A Selective Guide to the Arts in Los Angeles

Pacific Opera Project's "Falstaff" at Forest Lawn / Image courtesy of POP

If you’ve never been up to Glendale’s Forest Lawn cemetery, you should go. There aren’t any tombstones, only grave plaques set into the ground, so the setting has the appearance of a verdant mountainous park. Not even a spot of burned-out, drought-parched grass here either, unlike most of L.A. these days. It’s also a wonderful venue for Falstaff, Pacific Opera Project’s season opener. Attendees sit at tables facing the stage outside in a courtyard of the Church of the Recessional at the very top of a tall hill overlooking the East Valley.

Falstaff is Giuseppe Verdi’s last opera (opening in 1893) and his only comedy (not counting a single performance flop more than 50 years earlier). Despite Falstaff’s lack of traditional arias and grand choruses, some feel that Verdi saved his best for last. In Falstaff we find a master of melody in top form, regaling the audience with a broad palette of tone, rhythm, texture and harmonies. His librettist, Arrigo Boito, deserves equal credit for crafting an indelible portrait of a vain man of massive appetites and stupendous foolishness.

Adapted from Shakespeare’s storyline from The Merry Wives of Windsor, Falstaff recounts the tale of a repulsive, corpulent oaf who believes he is an irresistible seducer of women and sends identical love letters to two women. After comparing notes, the women (Alice and Meg) decide to get revenge on Falstaff and at the same time thwart Alice’s husband’s plan to marry off their daughter to an old but rich codger.

In Falstaff it’s all about the main character and Artistic Director Josh Shaw got it right by casting Zeffin Quinn Hollis as Sir John Falstaff. Despite an ill-fitting fat suit and fake-looking bald pate with clown hair, Hollis gets the mannerisms of this vain, boastful glutton just right. With squinty mischievous eyes, he struts across the stage like a king rooster and orders his lackeys about with the imperiousness of a duke. Of course, Falstaff is merely a knight, and a cowardly one at that, but his air of self importance provides endless opportunities to laugh at his fecklessness. Luckily, Hollis’ baritone voice is strong and projects well, a necessity to overcome the wide open space of the mountaintop aerie.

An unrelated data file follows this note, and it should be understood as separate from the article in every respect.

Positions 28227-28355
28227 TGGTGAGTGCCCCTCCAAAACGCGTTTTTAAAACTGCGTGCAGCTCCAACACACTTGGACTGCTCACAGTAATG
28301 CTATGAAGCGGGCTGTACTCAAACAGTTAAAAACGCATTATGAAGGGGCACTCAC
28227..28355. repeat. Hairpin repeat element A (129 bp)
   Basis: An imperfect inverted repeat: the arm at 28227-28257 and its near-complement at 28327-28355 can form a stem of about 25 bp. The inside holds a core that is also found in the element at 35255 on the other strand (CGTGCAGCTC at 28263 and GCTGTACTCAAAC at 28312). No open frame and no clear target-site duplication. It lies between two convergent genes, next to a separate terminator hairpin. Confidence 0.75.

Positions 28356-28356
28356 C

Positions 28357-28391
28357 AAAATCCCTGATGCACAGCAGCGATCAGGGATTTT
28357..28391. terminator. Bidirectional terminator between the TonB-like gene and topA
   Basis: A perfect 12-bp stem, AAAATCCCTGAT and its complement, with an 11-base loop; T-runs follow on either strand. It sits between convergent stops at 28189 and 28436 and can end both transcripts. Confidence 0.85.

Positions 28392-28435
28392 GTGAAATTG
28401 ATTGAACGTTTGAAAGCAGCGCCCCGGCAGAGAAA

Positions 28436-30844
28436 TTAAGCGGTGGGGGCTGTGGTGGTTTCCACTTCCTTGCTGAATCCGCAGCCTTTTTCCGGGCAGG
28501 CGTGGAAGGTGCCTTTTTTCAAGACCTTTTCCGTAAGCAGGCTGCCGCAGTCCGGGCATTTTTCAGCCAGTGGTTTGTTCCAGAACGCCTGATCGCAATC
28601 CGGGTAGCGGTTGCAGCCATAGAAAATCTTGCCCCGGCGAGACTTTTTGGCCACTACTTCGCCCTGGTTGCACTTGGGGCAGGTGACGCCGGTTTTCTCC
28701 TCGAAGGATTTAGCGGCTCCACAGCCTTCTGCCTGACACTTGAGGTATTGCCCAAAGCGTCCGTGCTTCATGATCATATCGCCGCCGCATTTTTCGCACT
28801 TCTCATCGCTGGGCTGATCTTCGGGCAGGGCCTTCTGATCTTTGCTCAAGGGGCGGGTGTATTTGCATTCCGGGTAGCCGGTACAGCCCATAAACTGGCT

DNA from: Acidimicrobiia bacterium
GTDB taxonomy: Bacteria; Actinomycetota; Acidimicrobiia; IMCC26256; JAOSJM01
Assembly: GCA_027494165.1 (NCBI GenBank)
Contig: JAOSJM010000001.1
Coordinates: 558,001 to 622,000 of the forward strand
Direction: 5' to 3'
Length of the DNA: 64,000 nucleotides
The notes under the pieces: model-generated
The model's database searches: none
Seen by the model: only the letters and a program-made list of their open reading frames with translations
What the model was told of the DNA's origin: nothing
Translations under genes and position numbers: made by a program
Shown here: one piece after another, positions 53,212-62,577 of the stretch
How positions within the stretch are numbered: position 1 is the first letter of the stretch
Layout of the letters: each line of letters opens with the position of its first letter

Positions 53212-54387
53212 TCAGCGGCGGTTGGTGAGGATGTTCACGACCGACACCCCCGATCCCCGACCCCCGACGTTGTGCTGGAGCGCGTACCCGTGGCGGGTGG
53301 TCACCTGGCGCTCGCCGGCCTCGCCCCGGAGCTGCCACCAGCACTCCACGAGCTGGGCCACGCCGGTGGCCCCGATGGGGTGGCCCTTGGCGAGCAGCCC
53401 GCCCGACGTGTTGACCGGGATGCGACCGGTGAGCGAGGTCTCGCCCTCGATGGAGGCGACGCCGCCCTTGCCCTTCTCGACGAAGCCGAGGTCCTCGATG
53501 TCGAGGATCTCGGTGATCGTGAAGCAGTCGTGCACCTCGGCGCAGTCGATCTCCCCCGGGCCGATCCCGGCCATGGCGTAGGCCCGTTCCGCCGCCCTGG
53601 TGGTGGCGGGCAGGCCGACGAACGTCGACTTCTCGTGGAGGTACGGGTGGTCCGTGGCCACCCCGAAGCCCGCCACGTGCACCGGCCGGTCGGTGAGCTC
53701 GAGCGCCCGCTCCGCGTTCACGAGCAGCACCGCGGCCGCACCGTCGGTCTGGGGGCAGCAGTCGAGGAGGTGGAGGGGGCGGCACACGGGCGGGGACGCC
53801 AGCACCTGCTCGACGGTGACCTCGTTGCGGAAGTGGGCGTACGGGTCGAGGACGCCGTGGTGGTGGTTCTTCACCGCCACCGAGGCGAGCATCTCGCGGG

The quality of the other singers is uniformly high as well. Rebecca Sjöwall as Alice (pronounced Ah-Lee-Chay in the Italian style) has an impressive bell-like clarity of tone, and baritone Daniel Scofield playing her husband Ford showed considerable authority as well. The lovers Nannetta and Fenton, played by Annie Sherman and Nadav Hart, were touching in their tenderness. The fact that both of these young talents are coming out of colleges (Stanford and UCLA) that are more known for producing tech and science wizards is an encouraging affirmation of arts education at our top California universities.

I happened to be seated nearly next to the 15-piece orchestra (conducted by Stephen Karr) so the balance between singers and musicians was decent, but in this outdoor venue the sound dissipates quite quickly with distance, leaving a too-faint musical foundation for most of the audience. The sets also left something to be desired, basically an assemblage of platforms that seemed little more than an exercise in carpentry. However, in the final act (which takes place in a magical glade), attention shifts skyward to a skein of glowing, twinkling lights threaded throughout the branches of a sheltering tree, making for a compelling theatrical effect.

Despite the technical difficulties that arise from putting on an opera in such a space, I can only be enthusiastic about the sum of the experience. It is an inspiring location, the singing was excellent, and POP’s very affordable program of selling individual tables with snacks and wine included in the price is just a lovely way to spend a late summer evening.

—David Maurer, Culture Spot LA

For more about Pacific Opera Project, visit www.pacificoperaproject.com.